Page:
All Articles Tagged "Social Media Week"

Social Media Mavens: 12 More Black Women You Need To Be Following

September 26th, 2013 - By Deron Dalton
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It’s Social Media Week, again. Yay! And for all my tweeting, Tumblring, pinning and Facebook posting community of peeps out there, it’s a time for us to geek out about the wonderfulness of social sharing. And what better way for MadameNoire to celebrate than to highlight powerful and influential black women with huge social media followings.
Fast Company magazine omitted popular black women from the “Smartest Women on Twitter” list about a month ago, but we’re showcasing 12 more black women (in addition to these picks) some love for social media’s most important week.
Soledad O'Brien

Soledad O’Brien (@Soledad_OBrien),

Journalist and Documentarian

Now she was definitely one of the first media personalities and journalists I followed during my Twitter beginnings. She stepped up to the plate for black folks and other folks of color when it came to producing meaningful news documentaries on OUR issues, and for that she has earned her following.

Social Media Week NYC: The Developing World Goes Social to Benefit Women and Girls

February 20th, 2013 - By Kimberly Maul
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via book

via Facebook

 

American society puts a lot of focus on social networks like Facebook, Twitter, and LinkedIn. But when it comes to developing countries, the focus can, and should, be on the real-world social networks that people have, particularly women and girls. At the 92Y Tribeca this  morning, a panel of nonprofit organizations spoke about “Girls’ Education and Women’s Empowerment in Real World Social Networks” as
part of Social Media Week New York.

Speakers included Scott MacMillan, communications manager for BRAC USA; Farzana Kashfi, the former senior manager of the education program at BRAC Bangladesh; Lynne Patterson, co-founder of Pro Mujer; and Christen Brandt, director of international operations for She’s the First. The event was hosted by the BRAC Task Force NYC.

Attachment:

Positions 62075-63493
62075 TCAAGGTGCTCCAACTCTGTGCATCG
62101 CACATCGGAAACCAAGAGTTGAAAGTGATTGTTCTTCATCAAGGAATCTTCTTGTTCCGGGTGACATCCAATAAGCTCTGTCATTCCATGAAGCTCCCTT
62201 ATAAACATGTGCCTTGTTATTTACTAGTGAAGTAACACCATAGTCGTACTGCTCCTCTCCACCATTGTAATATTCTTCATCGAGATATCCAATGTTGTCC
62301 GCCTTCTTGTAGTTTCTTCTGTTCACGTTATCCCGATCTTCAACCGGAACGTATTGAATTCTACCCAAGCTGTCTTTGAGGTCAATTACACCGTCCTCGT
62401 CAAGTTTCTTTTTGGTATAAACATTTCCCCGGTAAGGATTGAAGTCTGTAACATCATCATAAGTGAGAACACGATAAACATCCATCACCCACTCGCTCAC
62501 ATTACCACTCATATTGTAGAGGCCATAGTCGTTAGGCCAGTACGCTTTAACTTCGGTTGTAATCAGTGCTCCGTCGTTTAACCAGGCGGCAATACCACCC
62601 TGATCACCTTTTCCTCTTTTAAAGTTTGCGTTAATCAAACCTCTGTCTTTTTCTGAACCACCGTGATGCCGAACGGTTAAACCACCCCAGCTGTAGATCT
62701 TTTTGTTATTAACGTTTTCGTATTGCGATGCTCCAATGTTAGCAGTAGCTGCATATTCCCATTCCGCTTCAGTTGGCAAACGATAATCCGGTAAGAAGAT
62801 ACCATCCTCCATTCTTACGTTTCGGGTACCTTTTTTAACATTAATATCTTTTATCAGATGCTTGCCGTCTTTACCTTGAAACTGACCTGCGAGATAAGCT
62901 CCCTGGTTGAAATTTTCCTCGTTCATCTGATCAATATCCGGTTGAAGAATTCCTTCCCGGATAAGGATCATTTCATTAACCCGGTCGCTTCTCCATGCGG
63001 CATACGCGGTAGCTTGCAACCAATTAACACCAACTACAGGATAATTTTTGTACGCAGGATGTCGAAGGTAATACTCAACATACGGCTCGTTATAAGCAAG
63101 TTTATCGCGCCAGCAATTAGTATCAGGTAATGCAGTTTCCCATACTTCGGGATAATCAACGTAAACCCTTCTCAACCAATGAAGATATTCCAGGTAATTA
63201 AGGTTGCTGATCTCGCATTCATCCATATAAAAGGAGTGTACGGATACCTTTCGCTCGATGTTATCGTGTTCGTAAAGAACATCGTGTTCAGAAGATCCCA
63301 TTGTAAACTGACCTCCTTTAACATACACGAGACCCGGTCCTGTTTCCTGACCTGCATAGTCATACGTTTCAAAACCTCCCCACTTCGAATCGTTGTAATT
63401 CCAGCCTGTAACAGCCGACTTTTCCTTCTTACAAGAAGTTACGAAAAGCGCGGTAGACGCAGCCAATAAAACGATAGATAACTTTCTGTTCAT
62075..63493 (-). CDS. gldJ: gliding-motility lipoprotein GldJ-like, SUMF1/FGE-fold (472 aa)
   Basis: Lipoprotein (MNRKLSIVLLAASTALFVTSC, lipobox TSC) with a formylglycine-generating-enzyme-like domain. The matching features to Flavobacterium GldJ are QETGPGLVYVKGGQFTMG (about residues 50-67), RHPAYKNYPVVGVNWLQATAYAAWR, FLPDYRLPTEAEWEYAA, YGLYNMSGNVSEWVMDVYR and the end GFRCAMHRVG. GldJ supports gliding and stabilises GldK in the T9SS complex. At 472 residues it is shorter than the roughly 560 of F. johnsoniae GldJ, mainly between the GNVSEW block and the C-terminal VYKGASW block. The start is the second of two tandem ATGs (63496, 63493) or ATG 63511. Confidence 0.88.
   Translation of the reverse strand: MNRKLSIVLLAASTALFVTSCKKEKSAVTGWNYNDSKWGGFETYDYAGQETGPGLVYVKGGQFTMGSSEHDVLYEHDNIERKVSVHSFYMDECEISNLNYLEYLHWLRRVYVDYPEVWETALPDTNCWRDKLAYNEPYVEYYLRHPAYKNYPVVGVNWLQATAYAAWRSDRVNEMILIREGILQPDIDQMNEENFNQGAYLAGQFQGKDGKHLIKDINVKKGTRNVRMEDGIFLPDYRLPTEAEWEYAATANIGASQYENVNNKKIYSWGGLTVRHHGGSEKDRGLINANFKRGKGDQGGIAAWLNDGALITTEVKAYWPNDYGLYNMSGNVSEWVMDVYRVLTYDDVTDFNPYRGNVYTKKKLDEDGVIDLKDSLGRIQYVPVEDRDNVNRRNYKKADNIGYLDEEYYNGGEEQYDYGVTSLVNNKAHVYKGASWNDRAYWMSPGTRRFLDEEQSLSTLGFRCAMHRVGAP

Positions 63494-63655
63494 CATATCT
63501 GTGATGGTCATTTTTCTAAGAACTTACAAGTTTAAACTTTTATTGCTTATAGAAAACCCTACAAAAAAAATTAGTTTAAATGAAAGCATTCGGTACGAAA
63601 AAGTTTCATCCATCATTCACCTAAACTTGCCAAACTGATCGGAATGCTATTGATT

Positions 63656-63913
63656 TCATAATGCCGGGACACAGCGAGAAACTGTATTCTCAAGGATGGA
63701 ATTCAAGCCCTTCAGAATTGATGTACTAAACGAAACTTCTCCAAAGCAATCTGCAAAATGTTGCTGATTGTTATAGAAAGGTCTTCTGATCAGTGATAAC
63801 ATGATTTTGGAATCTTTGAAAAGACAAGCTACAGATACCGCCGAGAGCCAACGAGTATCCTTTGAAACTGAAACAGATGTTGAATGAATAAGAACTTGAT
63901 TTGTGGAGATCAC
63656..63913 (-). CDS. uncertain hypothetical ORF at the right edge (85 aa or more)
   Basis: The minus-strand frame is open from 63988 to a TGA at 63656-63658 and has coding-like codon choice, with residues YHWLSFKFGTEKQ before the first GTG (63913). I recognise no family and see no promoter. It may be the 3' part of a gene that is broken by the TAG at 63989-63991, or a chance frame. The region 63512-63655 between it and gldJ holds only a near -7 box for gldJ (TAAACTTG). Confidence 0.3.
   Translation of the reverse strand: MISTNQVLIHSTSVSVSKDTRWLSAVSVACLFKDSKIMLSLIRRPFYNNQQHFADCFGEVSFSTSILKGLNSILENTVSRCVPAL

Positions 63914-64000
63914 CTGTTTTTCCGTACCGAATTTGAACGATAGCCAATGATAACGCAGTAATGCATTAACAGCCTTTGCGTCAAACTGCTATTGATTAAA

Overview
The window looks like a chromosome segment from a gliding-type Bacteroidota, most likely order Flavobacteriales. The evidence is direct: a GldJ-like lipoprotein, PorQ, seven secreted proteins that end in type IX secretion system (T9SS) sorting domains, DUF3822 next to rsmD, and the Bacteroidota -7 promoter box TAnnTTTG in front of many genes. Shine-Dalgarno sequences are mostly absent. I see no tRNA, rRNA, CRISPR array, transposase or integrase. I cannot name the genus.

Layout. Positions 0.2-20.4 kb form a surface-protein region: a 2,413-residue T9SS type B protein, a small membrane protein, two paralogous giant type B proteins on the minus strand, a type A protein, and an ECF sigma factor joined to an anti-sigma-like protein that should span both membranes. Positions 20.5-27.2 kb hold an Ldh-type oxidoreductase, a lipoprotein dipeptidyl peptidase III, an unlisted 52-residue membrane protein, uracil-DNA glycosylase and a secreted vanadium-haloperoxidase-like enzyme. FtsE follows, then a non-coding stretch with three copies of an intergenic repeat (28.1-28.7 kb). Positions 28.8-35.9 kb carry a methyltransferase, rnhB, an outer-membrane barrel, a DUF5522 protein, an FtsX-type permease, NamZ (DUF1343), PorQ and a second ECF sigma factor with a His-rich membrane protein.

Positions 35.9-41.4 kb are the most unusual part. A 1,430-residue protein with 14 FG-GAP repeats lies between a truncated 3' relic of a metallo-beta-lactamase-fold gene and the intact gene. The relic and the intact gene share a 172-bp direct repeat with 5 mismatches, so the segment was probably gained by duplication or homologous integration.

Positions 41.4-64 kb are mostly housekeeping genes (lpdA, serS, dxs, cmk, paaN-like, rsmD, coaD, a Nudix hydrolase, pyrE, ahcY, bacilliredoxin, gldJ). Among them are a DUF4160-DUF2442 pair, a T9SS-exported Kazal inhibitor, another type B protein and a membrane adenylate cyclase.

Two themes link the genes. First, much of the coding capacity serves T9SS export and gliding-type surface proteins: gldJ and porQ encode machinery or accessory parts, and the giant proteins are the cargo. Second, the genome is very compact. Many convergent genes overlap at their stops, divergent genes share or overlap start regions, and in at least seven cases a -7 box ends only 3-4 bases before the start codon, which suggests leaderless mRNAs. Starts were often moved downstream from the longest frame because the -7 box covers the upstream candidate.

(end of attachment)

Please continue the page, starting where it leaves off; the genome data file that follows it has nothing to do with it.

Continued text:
The stage at Social Media Week.

The stage at Social Media Week. Photo: Kimberly Maul

All the organizations focus on educating and empowering women in countries around the world, including Bolivia, Bangladesh, Uganda, Mexico, Guatemala, and more. MacMillan spoke about the situation in Bangladesh after its independence in the ‘70s, highlighting how the landless people had no relationships, no networks, and therefore no power. But, that the situation shifted when NGOs and organizations, like BRAC, which launched in Bangladesh in 1972, worked to organizing the rural poor, mainly women.

“The most effective pressure point they found was working with women: poor, landless rural women especially,” he said. “Women and girls meet in a safe space, and within this setting that begins with socializing, and through their peer mentors, supported by BRAC, they receive training in life skills, reproductive health, finance, micro-loans.”